I dropped her off at the entrance to Hartford Hospital. I spoke to my sister-in-law, telling her we wouldn't be able to babysit her kids. I dropped my car at the Valet and bolted the stairs, as if we had only moments. The other passenger in the elevator asked me if my wife was having a baby. We must all have a look.

Colleen waited, having seconds thoughts about her entrance. Maybe she had picked up on all those makeover shows her mom watched while she was in the womb and wanted to be more glamorous. So we sat in Hartford hospital, listening to the calming sound of Colleen's heartbeat. The doctors told us her heartbeat was a good, strong indication of her health. Still, a doctor from the NICU came in to have a scary conversation about the needs of our child post birth. Our doctors told us it was silly and at almost 36 weeks, she would be fine.

At some point I fell asleep on the man cot--a bed converted from the wing back chair. My mind registered midnight tests, gentle talks with nurses, a relieved doctor. I slept well with the loud heartbeat permeating the room. Around 4:30 my wife woke me up and said she was not officially in labor, but that her doctor told her she was staying until the baby came out. I was sent to work so I didn't dig into my two week leave.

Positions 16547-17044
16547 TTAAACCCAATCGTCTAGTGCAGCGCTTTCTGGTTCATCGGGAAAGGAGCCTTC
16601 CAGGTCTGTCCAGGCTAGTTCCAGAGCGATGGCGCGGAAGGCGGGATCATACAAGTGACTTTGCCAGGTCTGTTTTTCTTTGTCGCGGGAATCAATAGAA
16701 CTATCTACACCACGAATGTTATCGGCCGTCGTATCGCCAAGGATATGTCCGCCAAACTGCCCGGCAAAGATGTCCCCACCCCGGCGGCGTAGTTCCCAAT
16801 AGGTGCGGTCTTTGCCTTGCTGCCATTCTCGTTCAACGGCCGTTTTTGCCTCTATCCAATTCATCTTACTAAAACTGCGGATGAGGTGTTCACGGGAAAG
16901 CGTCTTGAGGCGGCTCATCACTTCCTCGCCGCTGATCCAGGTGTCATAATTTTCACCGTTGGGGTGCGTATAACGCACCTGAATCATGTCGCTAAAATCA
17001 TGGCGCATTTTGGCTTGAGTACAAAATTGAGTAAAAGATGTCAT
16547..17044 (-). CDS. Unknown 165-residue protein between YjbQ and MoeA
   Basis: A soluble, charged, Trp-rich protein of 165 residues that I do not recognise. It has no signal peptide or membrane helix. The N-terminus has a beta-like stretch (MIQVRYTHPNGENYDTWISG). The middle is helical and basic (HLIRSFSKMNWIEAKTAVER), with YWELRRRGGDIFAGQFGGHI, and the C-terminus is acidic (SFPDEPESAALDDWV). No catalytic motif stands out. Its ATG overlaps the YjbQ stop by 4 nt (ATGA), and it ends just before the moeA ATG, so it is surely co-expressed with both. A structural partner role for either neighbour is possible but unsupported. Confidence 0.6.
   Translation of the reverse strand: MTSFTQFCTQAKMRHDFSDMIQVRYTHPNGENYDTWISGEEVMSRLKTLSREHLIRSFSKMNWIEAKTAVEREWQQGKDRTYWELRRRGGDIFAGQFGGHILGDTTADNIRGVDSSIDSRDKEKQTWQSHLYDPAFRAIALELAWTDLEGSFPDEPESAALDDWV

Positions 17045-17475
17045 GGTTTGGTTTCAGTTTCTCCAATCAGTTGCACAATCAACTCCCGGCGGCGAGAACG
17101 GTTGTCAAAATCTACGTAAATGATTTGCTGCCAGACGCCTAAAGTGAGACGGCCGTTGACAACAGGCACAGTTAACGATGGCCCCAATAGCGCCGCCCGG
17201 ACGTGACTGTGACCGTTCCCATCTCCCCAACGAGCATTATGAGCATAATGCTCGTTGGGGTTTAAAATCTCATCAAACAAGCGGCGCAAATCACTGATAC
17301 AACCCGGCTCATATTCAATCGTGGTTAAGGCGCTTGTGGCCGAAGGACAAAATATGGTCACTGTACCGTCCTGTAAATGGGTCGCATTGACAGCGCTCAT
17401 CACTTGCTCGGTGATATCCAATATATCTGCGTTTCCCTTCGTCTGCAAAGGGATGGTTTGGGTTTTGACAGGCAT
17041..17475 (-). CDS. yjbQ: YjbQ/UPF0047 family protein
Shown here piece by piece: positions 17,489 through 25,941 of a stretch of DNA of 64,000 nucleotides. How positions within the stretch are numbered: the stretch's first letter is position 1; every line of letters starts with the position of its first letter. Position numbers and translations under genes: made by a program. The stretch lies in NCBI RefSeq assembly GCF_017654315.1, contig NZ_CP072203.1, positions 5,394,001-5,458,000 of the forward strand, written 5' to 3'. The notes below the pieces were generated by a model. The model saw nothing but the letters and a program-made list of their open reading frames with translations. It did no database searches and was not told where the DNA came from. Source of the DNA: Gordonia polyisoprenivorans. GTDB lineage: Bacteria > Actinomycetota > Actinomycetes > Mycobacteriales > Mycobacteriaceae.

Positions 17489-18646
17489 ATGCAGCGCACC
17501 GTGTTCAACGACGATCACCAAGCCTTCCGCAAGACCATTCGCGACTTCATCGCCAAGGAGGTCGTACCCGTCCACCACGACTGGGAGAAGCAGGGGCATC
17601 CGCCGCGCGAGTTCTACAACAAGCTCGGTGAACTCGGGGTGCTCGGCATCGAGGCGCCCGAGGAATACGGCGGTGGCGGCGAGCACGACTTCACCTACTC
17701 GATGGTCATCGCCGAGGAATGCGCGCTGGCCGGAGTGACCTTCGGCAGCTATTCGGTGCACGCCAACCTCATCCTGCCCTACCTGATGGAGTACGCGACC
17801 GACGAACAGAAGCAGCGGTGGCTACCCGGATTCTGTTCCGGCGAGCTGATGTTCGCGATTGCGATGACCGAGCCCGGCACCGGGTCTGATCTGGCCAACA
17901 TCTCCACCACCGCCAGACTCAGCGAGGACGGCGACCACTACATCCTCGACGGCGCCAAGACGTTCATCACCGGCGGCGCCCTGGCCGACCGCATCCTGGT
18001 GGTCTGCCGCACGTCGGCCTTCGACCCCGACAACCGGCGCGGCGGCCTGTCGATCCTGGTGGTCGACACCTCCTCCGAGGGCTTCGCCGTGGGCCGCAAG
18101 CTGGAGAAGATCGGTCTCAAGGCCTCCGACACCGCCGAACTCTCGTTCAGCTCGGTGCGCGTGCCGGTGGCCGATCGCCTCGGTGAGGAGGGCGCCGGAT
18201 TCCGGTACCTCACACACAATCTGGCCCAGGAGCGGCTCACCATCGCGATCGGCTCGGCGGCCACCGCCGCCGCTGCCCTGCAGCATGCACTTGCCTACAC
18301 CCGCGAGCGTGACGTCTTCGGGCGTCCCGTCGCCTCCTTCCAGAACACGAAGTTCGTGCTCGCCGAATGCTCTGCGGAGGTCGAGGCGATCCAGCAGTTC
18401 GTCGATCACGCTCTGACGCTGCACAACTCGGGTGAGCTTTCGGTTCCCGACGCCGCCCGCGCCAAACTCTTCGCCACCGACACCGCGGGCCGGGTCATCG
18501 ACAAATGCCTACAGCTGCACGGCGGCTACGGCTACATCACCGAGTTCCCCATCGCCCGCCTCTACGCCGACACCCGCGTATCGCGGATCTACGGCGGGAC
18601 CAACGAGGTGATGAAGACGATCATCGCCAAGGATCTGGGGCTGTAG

The day was a mix of colleagues giving me curious glances, while some gave me blatant dirty looks. They wanted to know why I wasn't there, how was she, what kind of thoughts were going through my head? Despite this, I am now told I was smiling the entire day, happy for the pregnancy to finally be over. Not quite.